The Hermès Arceau L’Heure De La Lune features two large, static mother-of-pearl moons at 12 and 6 o’clock, while a pair of sub-dials for time and date float above them
That man’s oldest way of monitoring the passage of time – the cycle of the heavens – should remain a popular trope of watch design is perhaps hardly surprising; but that something so whimsical should be the subject of considerable inventiveness, and even innovation, perhaps is.
For instance, in 2015 the niche horologist Andreas Strehler, who knows a thing or two about gearing ratios, devised a Moon-phase display so accurate that it entered the Guinness Book of World Records, on the basis that (so long as it remains running) the lunar display would take no fewer than 2,060,757 years to deviate by one full day. That is clearly extreme, but the heavens remain a constant source of inspiration, both artistic and technical, for the world’s finest watchmakers.
This year’s star turn (if you will) comes courtesy of Hermès, the French luxury house with a recent habit of taking horology in playful new directions. Bear in mind that traditional moon-phase watches – expertly demonstrated by a new perpetual calendar from Montblanc – employ a disc decorated with two moons rotating behind an aperture over the course of the Moon’s cycle (29 days, 12 hours, 44 minutes and 2.8 seconds, for those counting), with the lunar cycle demonstrated by how much of the moon is revealed.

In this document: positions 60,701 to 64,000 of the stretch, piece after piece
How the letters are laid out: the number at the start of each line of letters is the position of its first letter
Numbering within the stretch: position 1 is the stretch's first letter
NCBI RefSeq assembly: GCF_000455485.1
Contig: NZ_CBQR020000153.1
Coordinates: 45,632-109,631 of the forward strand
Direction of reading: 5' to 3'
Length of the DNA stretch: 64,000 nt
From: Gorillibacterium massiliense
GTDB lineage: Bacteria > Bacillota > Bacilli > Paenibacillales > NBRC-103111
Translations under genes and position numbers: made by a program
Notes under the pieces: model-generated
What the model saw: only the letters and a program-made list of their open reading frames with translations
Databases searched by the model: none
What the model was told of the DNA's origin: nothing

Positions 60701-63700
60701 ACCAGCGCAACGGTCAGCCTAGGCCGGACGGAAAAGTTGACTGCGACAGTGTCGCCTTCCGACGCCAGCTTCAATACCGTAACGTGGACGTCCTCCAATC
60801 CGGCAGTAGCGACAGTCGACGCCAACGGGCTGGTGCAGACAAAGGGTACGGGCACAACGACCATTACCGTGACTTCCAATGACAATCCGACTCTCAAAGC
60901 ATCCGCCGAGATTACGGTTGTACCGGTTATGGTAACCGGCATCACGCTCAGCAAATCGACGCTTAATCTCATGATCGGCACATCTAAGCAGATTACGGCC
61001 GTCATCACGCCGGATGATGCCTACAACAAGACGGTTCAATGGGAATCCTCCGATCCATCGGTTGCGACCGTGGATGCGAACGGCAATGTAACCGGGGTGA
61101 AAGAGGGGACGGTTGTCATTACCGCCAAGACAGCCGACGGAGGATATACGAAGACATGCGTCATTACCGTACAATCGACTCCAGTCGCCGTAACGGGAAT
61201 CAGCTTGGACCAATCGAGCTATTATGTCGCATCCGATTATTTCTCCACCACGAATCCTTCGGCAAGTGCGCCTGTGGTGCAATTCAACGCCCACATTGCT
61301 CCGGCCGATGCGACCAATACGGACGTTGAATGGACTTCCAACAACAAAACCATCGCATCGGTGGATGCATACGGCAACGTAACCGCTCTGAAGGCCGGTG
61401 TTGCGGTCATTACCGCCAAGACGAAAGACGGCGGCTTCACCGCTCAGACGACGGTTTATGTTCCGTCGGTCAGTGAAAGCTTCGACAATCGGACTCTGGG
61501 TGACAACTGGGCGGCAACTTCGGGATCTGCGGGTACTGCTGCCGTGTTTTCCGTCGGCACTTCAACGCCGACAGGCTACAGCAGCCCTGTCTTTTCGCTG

Montblanc’s Heritage Perpetual Calendar Limited Edition 100
The Hermès Arceau L’Heure De La Lune turns this on its head, with two large, static mother-of-pearl moons at 12 and 6 o’clock, while a pair of sub-dials – one for the time, one for the date – float over them.
This gives you, by way of a kind of lunar eclipse performed by the sub-dials, the moon phase in both the northern and southern hemispheres at once, set against a background of either gleaming, starry aventurine or brutalist grey meteorite. The execution is as elegant as the idea, but the mechanics to achieve it are fiendish, and required the development of a complex module for which Hermès has patents pending.
Girard-Perregaux focuses on space with the Bridges Cosmos. On one side has a customisable laser-engraved star map, the other a globe that gives a GMT reading
For those looking for something more ethereal still, Girard-Perregaux leaves the moon behind and flies off into space with the Bridges Cosmos.
On one side is a customisable star map (you pick your favourite zodiac constellations), laser-engraved on blue-tinted titanium, rotating every 24 hours; on the other, a globe that turns to give a GMT reading, and show which hemisphere is in darkness and which in light. It’s a watch best viewed at night: Girard-Perregaux has used luminescent hydroceramic details to turn these displays into a fizzing cosmic light show in darkness.
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